This year my goal is 250k. It’s overly ambitious, since I am far more busy than last year, when I got my personal best at 175k. 250 is equivalent to 8,333 words per day, and currently my average is 7,461 words, if I don’t count the zero words I’ve written today. If you consider that the regular NaNo goal is 1,667 I’m very happy – and 7,461 adds up to more than 221k in total, a lot more than my personal best. Besides – I have vacation next week, in which I intend to write a lot.

I have three stories lined up this year, where I have written two. The first was a fantasy story of a guy and his revenge plot that didn’t quite go as planned. The revenge that is, not the story. The second was an urban fantasy story, about a man who isn’t quite who he seems and who gets in a rather big problem (which would describe half of all stories ever, perhaps). I have tried to write this story for years now, and finally I found a plot that worked.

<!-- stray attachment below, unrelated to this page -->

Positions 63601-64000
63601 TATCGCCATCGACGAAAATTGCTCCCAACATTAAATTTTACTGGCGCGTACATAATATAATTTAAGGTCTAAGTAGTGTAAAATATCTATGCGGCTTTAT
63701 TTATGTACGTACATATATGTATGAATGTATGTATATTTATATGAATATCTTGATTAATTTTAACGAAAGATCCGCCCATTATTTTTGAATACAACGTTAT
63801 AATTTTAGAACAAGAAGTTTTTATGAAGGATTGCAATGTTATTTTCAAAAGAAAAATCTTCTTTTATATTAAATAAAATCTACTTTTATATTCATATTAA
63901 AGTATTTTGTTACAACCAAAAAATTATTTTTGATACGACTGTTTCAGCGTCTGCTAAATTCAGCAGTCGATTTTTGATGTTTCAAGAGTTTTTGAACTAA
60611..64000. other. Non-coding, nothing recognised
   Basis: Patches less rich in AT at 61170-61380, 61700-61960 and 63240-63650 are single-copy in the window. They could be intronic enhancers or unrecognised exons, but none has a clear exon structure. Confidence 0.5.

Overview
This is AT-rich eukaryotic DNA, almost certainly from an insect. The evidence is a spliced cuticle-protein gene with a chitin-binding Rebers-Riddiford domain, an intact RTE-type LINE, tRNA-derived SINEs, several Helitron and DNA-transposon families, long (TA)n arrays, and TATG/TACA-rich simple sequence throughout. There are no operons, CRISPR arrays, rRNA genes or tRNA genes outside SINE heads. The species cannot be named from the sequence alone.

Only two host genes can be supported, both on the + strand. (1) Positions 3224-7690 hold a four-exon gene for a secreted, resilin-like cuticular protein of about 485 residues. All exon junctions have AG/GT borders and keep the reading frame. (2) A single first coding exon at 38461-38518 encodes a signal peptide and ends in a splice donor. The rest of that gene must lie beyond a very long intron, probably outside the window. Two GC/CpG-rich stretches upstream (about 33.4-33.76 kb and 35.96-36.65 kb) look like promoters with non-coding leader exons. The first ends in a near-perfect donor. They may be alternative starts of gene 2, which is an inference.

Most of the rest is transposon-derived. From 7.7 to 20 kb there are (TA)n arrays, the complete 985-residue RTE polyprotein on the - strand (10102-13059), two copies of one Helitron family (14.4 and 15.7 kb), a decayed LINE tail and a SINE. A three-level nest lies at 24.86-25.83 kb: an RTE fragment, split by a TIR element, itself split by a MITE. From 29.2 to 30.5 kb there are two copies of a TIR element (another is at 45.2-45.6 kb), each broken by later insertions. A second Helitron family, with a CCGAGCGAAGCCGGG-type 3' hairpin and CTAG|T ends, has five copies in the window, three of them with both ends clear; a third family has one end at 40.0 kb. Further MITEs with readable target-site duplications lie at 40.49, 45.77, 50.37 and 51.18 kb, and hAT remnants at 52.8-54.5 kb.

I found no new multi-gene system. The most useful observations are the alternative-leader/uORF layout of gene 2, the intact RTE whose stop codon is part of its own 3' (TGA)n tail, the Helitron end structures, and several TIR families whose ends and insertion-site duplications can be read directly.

The last story is a second draft, actually, or rather a second first draft – the plot is so drastically changed that there is almost nothing left of the first draft except the beginning (which is already written and won’t be counted in my wordcount). I have written about the story quite a few times – it is Rogue Sorcery, which i initially wrote for NaNoWriMo in 2011 or 2012, I think. It is about a sorceress who has lost her powers, an emperor who tries to protect his country and someone who is wreaking all sorts of havoc. I am going to exchange manuscripts with Cicilie on the 12th (eeeek, less than a month away), at which point the 2nd draft probably should be somewhat finished… The main problem now is that it will probably not end up at 130k, which is what I need to reach 250k, so I might have to improvise a fourth story. We will see!